The new season marks the beginning of the new university term which year after year brings a multitude of students to Spain from all over Europe through study programmes such as Erasmus+. According to the latest data from the European Commission – which is in charge of managing this programme – our country receives the most Erasmus students with almost 47,138 students out of the 800,000 enrolled in the 2016-2017 academic year.

It surpasses the figures of German universities which receive nearly 32,876 and the United Kingdom which receives approximately, 31,243 that are the second and third countries in the ranking, respectively. Not forgetting the 44,600 registered from the previous year. Of the total number of Erasmus students who came to Spain, 33,155 did so to study and 13,983 to complete internships in companies.

Most students come to Spain because they are interested in the Spanish culture and language, which they can perfect throughout their stay. It is worth noting that Spanish is the fastest growing language in the world. According to the report El español, una lengua viva 2018, published by the Cervantes Institute, Spanish is the official language in 21 countries and is currently spoken by more than 577 million people, which is approximately 7.6% of the world’s population.

 

We also travel abroad

 

Spain had the third largest number of students enrolled in this program in the 2016 – 2017 academic year, in which there were more than 40,000 students enrolled, a figure that increased significantly compared to the 39,223 from the previous year. The Erasmus program has provided Spanish students with the opportunity to live abroad and immerse themselves in another culture and way of life, improve their languages skills and improve their ability to adapt to change.

Within this number it is also becoming more and more popular for students to request internships: 8,639 in the last registered academic year compared to 7,869 the previous year. The most popular destinations among Spaniards were Italy (8,124), the United Kingdom (4,570), Germany (3,843) and France (3,793).

According to the statistics these are the figures that will improve our future competiveness. The report published by Erasmus+, based on the comments of 77,000 students, teachers and representatives of the organisations collaborating with the programme, ensures that the students who took part in Erasmus programs are proven to have a lot more professional success in the future. The programme has also helped to improve universities and make them more innovative.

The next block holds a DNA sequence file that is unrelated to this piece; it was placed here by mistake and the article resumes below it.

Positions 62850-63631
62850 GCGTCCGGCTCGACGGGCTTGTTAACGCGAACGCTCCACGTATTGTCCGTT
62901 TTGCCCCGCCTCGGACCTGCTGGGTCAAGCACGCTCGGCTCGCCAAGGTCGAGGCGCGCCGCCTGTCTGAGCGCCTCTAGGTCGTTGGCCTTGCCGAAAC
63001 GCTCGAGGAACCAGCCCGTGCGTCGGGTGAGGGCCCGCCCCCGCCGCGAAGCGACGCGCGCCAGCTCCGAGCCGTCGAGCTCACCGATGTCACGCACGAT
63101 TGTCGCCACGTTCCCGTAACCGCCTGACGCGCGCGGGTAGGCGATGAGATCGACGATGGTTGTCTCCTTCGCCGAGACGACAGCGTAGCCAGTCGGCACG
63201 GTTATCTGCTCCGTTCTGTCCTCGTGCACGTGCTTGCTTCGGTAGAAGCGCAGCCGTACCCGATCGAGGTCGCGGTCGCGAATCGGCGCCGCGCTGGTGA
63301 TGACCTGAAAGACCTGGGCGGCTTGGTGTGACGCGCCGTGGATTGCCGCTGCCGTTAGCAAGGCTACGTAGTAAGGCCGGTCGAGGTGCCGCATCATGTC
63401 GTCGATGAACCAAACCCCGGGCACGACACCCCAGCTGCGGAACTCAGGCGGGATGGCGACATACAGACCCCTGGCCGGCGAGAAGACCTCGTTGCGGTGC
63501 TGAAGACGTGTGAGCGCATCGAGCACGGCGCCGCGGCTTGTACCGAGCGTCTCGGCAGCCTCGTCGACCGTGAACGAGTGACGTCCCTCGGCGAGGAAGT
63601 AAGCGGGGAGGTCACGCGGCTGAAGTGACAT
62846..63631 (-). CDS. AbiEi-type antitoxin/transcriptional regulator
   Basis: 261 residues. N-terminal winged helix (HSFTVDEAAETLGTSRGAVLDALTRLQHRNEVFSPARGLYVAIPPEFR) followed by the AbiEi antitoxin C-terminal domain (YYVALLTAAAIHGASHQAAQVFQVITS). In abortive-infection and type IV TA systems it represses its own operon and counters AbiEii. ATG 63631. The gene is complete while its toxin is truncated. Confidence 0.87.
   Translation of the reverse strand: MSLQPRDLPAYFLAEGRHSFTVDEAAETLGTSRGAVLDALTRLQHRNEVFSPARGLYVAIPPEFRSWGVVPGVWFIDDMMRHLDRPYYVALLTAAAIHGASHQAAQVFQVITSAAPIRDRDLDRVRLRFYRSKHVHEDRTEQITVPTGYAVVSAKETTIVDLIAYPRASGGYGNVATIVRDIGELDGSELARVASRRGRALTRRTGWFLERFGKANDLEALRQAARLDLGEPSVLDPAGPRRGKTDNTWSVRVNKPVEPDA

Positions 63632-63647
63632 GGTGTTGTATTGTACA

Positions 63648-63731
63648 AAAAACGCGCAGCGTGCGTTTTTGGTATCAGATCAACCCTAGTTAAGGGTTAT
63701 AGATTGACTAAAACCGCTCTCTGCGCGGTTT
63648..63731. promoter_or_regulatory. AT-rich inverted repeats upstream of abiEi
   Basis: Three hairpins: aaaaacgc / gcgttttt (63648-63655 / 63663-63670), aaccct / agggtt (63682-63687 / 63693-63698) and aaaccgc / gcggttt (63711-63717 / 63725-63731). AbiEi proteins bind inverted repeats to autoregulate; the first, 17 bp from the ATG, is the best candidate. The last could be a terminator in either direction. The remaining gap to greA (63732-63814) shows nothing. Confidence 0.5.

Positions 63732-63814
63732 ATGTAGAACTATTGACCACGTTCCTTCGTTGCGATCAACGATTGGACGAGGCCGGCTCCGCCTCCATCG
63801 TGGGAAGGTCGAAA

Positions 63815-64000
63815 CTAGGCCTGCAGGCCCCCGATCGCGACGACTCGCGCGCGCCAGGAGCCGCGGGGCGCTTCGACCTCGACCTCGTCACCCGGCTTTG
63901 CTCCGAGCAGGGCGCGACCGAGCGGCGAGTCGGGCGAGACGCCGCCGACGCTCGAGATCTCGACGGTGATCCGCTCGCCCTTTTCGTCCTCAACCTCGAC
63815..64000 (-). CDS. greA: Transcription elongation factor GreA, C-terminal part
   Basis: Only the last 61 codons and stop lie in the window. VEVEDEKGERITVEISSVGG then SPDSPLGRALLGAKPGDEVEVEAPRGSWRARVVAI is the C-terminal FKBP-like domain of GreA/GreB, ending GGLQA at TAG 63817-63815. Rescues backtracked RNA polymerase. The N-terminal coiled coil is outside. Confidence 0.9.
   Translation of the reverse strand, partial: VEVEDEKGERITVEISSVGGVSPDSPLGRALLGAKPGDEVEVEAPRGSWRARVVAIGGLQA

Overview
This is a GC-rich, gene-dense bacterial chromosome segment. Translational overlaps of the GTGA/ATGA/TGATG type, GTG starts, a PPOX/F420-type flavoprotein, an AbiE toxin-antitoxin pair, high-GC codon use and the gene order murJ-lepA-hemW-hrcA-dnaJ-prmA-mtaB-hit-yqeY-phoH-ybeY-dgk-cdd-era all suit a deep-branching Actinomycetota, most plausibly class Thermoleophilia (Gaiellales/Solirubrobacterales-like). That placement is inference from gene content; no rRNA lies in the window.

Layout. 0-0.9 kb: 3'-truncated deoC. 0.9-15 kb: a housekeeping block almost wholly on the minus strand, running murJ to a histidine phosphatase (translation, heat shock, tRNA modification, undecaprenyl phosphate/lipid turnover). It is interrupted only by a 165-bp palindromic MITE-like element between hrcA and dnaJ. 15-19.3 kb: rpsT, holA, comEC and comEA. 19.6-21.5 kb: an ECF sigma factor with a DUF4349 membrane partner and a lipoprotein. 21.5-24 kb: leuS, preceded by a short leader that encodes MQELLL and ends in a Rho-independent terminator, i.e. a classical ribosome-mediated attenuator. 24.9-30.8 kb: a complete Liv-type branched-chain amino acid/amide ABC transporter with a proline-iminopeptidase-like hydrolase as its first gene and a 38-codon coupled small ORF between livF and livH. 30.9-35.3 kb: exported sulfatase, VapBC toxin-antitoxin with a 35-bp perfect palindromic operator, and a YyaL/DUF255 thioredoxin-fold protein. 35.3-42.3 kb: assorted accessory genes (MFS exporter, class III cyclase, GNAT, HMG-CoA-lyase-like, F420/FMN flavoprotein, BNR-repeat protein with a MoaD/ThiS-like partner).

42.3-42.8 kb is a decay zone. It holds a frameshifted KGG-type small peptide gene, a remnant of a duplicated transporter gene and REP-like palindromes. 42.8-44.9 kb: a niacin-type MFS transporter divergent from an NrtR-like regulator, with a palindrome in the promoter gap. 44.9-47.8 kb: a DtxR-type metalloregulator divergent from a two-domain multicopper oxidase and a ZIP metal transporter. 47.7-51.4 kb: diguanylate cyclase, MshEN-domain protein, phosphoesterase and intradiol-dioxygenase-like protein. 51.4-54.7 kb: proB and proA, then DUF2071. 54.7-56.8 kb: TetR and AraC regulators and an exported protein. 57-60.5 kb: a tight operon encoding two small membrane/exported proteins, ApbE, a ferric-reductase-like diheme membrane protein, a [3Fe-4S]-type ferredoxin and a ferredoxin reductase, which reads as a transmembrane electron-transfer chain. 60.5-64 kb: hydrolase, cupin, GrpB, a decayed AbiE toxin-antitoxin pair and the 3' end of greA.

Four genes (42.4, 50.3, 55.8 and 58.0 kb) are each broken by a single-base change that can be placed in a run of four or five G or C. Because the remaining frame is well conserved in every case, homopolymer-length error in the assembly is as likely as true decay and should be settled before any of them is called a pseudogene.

The history of the programme

 

Erasmus+ is a European Union programme that has been promoting cultural and educational exchanges for more than 30 years (since 1987) between students and teachers from different European countries. It is also a programme that helps to open doors to people from other parts of the world.

Its current budget (for the period 2014-2020) is around €14.7 billion, which is being used to provide scholarships to more than 4 million Europeans, who will be able to study, train and gain experience abroad. One of the aims of the programme is to increase the growth of jobs and reduce unemployment among the younger population and encourage them to take part in European democracy.

The programme Erasmus+ is not only aimed at young people, it also seeks to enhance the training of the adult population in new skills and qualifications required by the labour market. It also contributes to promoting cooperation and mobility with EU partner countries.

In Spain there are two organisations in charge of the coordinated management of the programme: the Servicio Español para la Internacionalización de la Educación (SEPIE) and the Agencia Nacional Española (ANE), that works with the Instituto de la Juventud (Injuve). In addition, the actions of Erasmus+ Sport, which exists to promote sport, are directly managed by the European Commission (the EU’s executive body) and the Education, Audiovisual and Culture Executive Agency (EACEA).

 

SOURCES:

Erasmus+ annual report 2017 – European Commission
El español, una lengua viva 2018 – Instituto Cervantes